- Published on 18 May 2017
The importance of nuclear quantum effects is well known for in solid systems at very low temperatures (T<10K). At higher temperature (above ~20-50K) usually the contribution of these quantum effects to structural relaxation is considered minor. Traditionally, researchers who study the structural relaxation in liquids and the glass transition neglect to consider quantum effects. However, it is becoming increasingly evident when studying light molecules (such as water) at temperature of 100-200K that quantum effects might play an important role in structural dynamics, and provide non-negligible contributions at temperatures as high as ambient.
- Published on 15 May 2017
We are pleased to announce that François Graner joins Francesco Sciortino as co-Editor-in-Chief of EPJ E. He will lead and oversee the journal activities and editors in biological physics, with the aim to expand and strengthen the connections with the biological physics research community.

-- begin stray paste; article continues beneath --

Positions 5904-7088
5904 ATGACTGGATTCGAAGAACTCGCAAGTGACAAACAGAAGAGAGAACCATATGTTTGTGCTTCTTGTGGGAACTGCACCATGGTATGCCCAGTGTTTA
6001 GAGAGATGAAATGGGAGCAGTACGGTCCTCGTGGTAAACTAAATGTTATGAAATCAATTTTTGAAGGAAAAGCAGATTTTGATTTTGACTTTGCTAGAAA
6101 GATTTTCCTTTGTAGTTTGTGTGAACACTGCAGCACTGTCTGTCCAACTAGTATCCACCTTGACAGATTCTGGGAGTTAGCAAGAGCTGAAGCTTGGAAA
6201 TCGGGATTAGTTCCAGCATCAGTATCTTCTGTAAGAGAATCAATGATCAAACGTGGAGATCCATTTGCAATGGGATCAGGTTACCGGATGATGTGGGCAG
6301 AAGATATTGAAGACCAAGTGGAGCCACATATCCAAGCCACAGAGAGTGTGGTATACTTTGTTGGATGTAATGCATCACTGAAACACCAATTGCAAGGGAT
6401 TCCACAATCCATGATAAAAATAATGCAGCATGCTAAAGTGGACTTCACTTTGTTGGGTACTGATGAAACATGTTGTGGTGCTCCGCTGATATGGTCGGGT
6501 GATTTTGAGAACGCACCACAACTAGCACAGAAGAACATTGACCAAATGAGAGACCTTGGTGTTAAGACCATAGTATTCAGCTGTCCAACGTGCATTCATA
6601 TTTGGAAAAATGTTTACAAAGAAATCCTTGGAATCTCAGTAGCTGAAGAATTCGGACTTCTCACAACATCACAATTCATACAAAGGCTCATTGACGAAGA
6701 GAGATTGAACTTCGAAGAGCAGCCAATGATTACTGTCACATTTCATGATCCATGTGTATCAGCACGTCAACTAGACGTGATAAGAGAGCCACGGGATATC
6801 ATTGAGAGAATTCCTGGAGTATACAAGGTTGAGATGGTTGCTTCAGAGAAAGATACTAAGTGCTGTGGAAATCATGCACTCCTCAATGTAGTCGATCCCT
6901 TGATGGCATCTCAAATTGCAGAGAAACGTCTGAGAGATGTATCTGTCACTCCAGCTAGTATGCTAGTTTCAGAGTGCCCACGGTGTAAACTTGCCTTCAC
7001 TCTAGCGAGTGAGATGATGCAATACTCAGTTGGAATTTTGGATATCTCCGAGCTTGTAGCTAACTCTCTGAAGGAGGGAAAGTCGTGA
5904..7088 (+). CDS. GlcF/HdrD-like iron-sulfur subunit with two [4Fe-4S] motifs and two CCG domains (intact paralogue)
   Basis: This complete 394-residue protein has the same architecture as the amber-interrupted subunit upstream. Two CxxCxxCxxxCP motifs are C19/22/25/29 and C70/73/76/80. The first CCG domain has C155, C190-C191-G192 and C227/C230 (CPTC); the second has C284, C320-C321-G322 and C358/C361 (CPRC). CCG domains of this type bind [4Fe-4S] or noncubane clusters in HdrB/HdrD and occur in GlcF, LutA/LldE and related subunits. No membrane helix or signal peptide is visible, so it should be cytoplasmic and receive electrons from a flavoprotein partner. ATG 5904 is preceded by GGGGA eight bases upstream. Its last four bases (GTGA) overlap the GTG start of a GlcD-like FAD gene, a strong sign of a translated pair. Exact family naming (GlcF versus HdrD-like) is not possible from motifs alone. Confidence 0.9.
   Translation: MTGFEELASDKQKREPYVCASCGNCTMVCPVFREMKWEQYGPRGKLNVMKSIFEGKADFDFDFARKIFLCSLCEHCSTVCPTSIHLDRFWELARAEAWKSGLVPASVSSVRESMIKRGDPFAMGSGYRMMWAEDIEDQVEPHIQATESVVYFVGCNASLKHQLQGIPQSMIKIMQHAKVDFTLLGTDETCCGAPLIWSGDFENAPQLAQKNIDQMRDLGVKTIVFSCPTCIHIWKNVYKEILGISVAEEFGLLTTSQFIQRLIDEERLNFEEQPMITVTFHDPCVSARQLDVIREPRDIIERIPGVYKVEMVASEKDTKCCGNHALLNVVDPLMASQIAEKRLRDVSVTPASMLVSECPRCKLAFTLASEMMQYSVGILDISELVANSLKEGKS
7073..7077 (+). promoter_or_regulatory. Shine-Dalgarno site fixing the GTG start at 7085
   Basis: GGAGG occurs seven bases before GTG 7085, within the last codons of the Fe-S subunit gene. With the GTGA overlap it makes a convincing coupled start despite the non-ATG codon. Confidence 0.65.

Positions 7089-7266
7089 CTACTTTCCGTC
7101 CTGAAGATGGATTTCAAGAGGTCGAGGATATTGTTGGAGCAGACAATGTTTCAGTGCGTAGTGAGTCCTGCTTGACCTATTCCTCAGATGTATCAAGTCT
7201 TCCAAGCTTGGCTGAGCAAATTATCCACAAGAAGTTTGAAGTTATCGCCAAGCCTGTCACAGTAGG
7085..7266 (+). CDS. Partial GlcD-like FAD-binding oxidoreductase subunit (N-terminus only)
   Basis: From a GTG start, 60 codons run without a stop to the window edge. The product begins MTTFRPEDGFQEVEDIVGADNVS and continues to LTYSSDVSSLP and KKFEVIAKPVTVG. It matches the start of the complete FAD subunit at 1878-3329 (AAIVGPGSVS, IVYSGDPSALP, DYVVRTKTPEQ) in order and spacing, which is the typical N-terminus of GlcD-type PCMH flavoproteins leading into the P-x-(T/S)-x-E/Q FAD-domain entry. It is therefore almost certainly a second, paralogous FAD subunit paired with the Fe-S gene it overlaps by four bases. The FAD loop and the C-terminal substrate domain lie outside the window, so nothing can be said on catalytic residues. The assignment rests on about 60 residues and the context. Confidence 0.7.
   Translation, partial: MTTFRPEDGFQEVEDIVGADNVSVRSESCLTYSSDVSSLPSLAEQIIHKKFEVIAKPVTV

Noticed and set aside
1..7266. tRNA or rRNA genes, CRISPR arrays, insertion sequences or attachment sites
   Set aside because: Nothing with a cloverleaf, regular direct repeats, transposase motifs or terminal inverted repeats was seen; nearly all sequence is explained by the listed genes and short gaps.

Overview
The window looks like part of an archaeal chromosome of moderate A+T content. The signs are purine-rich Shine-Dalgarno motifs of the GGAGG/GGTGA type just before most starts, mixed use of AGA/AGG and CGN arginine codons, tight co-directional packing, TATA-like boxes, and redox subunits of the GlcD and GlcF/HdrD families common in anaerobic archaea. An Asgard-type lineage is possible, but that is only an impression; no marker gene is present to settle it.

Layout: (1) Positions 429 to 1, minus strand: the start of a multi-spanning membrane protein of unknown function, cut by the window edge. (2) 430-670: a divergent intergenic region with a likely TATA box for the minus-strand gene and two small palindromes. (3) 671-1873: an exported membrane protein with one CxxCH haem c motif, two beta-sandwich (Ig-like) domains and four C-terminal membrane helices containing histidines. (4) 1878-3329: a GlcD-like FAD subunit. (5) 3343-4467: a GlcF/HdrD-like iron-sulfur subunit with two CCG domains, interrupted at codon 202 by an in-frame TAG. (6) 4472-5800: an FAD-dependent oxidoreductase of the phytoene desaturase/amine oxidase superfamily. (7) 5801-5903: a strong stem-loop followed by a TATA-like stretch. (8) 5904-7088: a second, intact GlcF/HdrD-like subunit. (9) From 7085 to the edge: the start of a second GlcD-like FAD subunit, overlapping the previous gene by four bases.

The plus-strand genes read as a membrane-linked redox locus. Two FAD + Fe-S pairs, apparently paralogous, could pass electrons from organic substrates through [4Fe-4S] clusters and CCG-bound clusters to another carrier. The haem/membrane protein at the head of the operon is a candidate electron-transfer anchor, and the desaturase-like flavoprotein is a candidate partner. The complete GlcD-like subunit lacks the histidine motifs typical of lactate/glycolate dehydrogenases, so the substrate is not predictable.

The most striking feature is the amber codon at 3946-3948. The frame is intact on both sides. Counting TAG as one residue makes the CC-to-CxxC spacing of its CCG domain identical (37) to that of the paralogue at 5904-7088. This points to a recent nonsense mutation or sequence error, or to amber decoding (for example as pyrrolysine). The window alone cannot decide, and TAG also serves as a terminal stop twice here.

This is how Graner describes the benefits offered by the journal and its role in the community: “EPJ E is characterized by the outstanding quality of its editorial process and its panel of reviewers, something I already appreciated as an author. The journal plays an important role in maintaining high standards, as well as reinforcing the interface between soft condensed matter and biophysics. It is the perfect journal where to discuss the physical questions raised by current discoveries in biology and biophysics, and to report the related new physics methods and modeling.”
François Graner is Directeur de recherche at CNRS and Université Paris 7 "Denis Diderot". He is an accomplished expert on soft matter, statistical physics and biophysics.
We take this opportunity also to thank his predecessor Andreas Bausch for his excellent editorial service and dedication through the recent year.
- Published on 06 May 2017
It is the tricks that often form the commonality between researchers working in different fields. A little over a year ago the European Physical Journal E published the first papers in a new section called Tips and Tricks (T&T). The goal of this new section was simple: to provide a venue to publish a novel numerical recipe, sample preparation method, or experimental design.